accounted for three scores on runs of 56 and three
yards and a 57-yard pass play from Brundzo.
"That was our
double-reverse pass. Just like I said before, once
Baxter got downfield, forget it. He could outrun
anyone." added Brundzo.
YET AS FAR as Brundzo
was concerned the team's greatest win was against
Easton. "Beating them on their field made it extra
special. It was our biggest challenge. We always
came up on the short end against them before."
But touchdowns by
Milt Rassier on a 27-yard pass from Brundzo and by
Maury Tome on a three-yard plunge finally broke the
single-wing attack was able to control the ball most
of the way. Easton, which scored on the last play of
the third session when halfback Jim Patterson
scampered 64 yards, was able to get its hands on the
ball just once in the final period. The Red Rovers
drove the Neshaminy's 38 before being forced to
"After Rassier made
that catch, the team went bananas," said Brundzo.
Milt, along with our other end Phil Lange, were
probably two of most under-rated guys on the club.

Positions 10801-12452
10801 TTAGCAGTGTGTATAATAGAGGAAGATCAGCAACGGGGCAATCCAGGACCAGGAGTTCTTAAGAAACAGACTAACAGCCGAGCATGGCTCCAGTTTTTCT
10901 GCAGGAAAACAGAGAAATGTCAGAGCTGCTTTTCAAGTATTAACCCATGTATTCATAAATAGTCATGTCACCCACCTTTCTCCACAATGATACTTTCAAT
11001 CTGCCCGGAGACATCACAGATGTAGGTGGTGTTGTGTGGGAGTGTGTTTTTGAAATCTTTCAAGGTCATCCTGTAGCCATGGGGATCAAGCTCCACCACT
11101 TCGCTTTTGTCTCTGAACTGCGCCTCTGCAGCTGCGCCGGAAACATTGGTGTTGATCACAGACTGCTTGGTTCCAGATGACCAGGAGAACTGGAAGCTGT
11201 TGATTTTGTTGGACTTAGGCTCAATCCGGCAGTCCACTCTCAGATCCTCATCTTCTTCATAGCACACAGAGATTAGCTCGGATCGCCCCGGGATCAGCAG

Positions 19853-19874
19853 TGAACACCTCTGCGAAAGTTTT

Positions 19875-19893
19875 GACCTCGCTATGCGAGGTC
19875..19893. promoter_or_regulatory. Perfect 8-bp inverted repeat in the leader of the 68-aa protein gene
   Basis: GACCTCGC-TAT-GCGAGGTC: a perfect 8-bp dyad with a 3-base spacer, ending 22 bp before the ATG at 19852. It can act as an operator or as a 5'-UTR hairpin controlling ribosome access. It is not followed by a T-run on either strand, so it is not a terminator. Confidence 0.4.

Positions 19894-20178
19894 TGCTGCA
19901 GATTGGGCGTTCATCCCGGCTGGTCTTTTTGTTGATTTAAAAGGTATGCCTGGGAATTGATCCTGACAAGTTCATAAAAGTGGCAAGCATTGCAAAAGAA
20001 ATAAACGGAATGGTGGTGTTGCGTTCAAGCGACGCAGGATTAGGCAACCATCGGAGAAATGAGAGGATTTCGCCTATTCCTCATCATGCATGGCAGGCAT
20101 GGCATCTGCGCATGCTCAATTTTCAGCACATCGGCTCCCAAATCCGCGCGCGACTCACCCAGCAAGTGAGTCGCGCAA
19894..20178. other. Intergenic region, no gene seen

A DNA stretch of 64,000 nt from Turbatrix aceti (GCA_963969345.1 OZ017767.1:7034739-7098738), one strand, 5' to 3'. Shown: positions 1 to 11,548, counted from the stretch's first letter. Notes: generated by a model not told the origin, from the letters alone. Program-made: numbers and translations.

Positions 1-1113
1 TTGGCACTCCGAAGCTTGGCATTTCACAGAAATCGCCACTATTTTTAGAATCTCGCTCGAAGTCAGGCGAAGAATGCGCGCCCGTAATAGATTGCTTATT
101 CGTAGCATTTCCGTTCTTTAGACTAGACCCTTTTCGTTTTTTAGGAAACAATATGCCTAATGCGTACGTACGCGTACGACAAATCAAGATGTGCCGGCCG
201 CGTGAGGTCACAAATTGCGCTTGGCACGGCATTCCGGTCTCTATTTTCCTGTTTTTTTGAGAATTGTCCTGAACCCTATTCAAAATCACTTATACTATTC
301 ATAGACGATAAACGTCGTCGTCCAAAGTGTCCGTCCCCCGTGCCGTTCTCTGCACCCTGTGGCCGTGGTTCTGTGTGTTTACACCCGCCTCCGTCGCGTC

But they sure came up with some big plays."
Brundzo, who said
Petercuskie was primarily responsible for the club
being so fundamentally sound, thought one big reason
to the 'Skins success that year was the play of
He was an exceptional
athlete. He was a great blocker and awfully tough on
defense as well. But his biggest strength was his
ability to hike the ball in the single-wing. That's
a pretty tough job. You have to keep your head down
and concentrate on getting the ball to the right
back, then have to worry about blocking. But Bob was
really accurate and quick."
THERE WERE, HOWEVER,
some disappointments that season. The first came
when Neshaminy battled Allentown Allen to a 14-14
"That was probably
the biggest disappointment. We could have had a
perfect season. Allen had a good team, but I still
thought we were much better.3
"Again, it was a case
of a letdown. We had just beaten Easton for the
first time in four years and never really got up for
"We had problems
getting the ball, frankly. Our defense let us down
because most of the game Allen controlled the ball."
THE SECOND SETBACK
came at the end of the season when it was discovered
Neshaminy had used an ineligible player and was
forced to forfeit all its wins.
"We were really
surprised at the announcement," said Brundzo "Even
though technically we had to give the title away,
most of the team still felt those games were ours.
We won them on the field."